Thanks for your advice on Brexit, David Cameron – but nobody will be listening

Let’s be clear: David Cameron is neither the hero Gotham deserves, nor the one it needs right now

Click to follow
The Independent Online

At last.

As the continued rambunctious bungling of Brexit continues its rampage through British political life, and with the DUP providing a vigilante force to protect the doors of 10 Downing Street from marauding invaders as a miserable and muzzled Theresa May squats inside, we can all breathe a sigh of relief.

At last – that sanguine voice of certainty, clarity, and honesty has rung out.

David Cameron has come down from on high to dispense his sage wisdom upon the people of this nation.

The former Prime Minister piped up at a business conference in Poland that Theresa May must “listen to other parties” on the issue of Brexit, following her disastrous and almost pity-inspiring electoral showing last Thursday.

“I think there will be pressure for a softer Brexit,” he said, adding that Parliament “deserves a say”. “It’s going to be difficult, there’s no doubt about that, but perhaps an opportunity to consult more widely with the other parties on how best we can achieve it.”

Thanks, Dave. I can call you Dave, right?

Your input is really valued here, wise force for political good that you are.

Nope, sorry. Can’t keep it up.

Let’s be clear: David Cameron is neither the hero Gotham deserves, nor the one it needs right now.

Though it’s tempting to look back on him fondly, as a relatively liberal, relatively centrist, relatively stable alternative to the current quagmire hellfire of a government, with its intensely dubious Prime Minister, David Cameron is not a man who has earned the right to enter the ranks of the “wise elder statesman” brigade just yet.

Let’s not forget that David Cameron is the man who had years leading a party that was out of government for over a decade, took on a tired government with a weak leader, plagued by foreign policy and credibility scandals after the most devastating financial crash in generations, and still couldn’t even scrape a majority.

Let’s not forget that he barely managed to scrape a majority the second time round, and only did so by unashamedly slaughtering his coalition partners, and inching over the line with the lowest ever share of the vote for a Conservative majority government.

Theresa May should admit result is a rejection of hard Brexit, says EU negotiator

He is the man who tried to use the tool of a public referendum to shore up his own side of the argument (and his own vanity) not once, not twice, but three times – on AV, Scotland and Europe – and never seemed to countenance the possibility that things might not go his way.

And when they did finally go against his personal desires, he bailed at the first sign of trouble.

Of course, he was right in saying: “I do not think it would be right for me to try to be the captain that steers our country to its next destination.” As in, I thought this was a totally nonsense way to go, so I probably shouldn’t be the one taking us there.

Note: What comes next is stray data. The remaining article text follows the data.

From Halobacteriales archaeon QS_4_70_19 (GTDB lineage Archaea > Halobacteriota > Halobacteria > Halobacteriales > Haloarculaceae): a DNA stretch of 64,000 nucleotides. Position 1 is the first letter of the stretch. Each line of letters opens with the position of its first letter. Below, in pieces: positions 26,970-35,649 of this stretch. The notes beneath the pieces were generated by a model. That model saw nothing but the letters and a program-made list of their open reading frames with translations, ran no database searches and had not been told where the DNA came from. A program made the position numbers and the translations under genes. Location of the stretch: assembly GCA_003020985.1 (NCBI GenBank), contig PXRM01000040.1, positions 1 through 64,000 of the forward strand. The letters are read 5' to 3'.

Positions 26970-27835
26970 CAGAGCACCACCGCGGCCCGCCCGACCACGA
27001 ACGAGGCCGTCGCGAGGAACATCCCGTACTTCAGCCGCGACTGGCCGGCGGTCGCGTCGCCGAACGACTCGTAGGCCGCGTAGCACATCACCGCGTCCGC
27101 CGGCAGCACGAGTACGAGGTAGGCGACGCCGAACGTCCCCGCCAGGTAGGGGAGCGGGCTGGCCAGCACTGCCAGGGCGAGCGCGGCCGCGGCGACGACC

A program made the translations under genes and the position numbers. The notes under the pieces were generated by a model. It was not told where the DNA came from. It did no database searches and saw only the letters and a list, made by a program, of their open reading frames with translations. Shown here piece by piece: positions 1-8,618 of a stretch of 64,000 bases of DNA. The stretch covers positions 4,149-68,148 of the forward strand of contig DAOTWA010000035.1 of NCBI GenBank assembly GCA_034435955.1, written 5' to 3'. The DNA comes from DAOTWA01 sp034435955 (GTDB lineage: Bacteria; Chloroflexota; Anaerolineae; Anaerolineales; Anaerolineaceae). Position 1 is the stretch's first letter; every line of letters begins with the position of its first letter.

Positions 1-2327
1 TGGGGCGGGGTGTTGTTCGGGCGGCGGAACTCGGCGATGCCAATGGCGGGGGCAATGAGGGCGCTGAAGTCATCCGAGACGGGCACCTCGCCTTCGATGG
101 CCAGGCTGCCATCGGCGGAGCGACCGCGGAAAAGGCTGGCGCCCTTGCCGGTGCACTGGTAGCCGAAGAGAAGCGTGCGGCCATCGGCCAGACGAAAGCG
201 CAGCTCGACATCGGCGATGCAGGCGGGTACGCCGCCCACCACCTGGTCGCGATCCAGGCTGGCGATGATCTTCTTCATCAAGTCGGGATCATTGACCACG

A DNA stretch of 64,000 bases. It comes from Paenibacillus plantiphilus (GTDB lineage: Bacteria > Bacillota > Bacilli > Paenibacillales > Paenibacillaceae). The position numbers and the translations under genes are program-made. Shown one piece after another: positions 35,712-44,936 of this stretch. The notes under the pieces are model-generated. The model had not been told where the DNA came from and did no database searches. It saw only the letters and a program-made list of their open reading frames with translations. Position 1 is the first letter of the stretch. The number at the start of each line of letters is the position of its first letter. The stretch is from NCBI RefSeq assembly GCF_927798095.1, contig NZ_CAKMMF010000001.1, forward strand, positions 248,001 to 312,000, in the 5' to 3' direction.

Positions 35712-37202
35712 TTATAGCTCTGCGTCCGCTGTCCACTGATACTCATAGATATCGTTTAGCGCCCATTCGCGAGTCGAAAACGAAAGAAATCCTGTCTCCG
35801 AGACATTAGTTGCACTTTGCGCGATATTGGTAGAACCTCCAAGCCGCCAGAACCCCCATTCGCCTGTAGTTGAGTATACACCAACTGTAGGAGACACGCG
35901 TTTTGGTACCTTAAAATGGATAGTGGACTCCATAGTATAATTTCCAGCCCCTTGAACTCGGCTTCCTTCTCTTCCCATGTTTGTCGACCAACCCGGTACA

But to dash off to the pub so very quickly after the large pile of mess had been dumped onto the desk was hardly the epitome of great statesmanship. And though such accusations should not be made lightly, it almost – almost – stank of cowardice, and of childishness.

For once, the man in the glistening navy suit hadn’t got exactly what he wanted, and so he was going off to sulk in someone else’s multimillion-pound house in west London. Never mind taking one on the chin in order to provide a calming sense of stability and continuity in the short term, at a time when markets were screaming, businesses were panicking, and families and friends were either shouting at each other across the breakfast table or collectively obnoxiously roaring or mourning the loss of a country they thought they knew.

Let’s be honest, Dave. If you really thought that Theresa May’s hard Brexit, driven entirely by one party without any cross-bench consensus or cooperation, was a serious problem, you might have thought to say something at any point over the past year. Indeed, as an MP continuing to sit in the House of Commons you could have done. Up until the point at which you bailed on that, too.

Or maybe during the election campaign, you could have piped up with a word of caution – perhaps an endorsement of the Conservatives that came with some serious caveats and some snippets of advice for Tories to not forget what made them a vaguely – though only vaguely – winning force over the past seven years.

To be honest, anything would have been better than that unpleasant snap of your toes. Thanks for that.

Whatever else happens, we must not let Dave’s days become whitewashed, rose-tinted days of beautiful peace and tranquillity, of national unity and stability. It’s all relative, of course, and in comparison to our current pugnacious, unstable, incompetently saboteur-crushing Government, the smiling faces of Cameron and his ilk tempt nostalgia.

But none of this would have happened if it weren’t for him. There would be no referendum, no Brexit, no long-brewing howl of rage over long-term decreases in real wages, supposed “all in this together” cuts while the debt kept climbing up and those at the top pretended nothing had changed, and no coalition of chaos to shore up failing support for an unliked Prime Minister.

So thanks, Dave. But no thanks.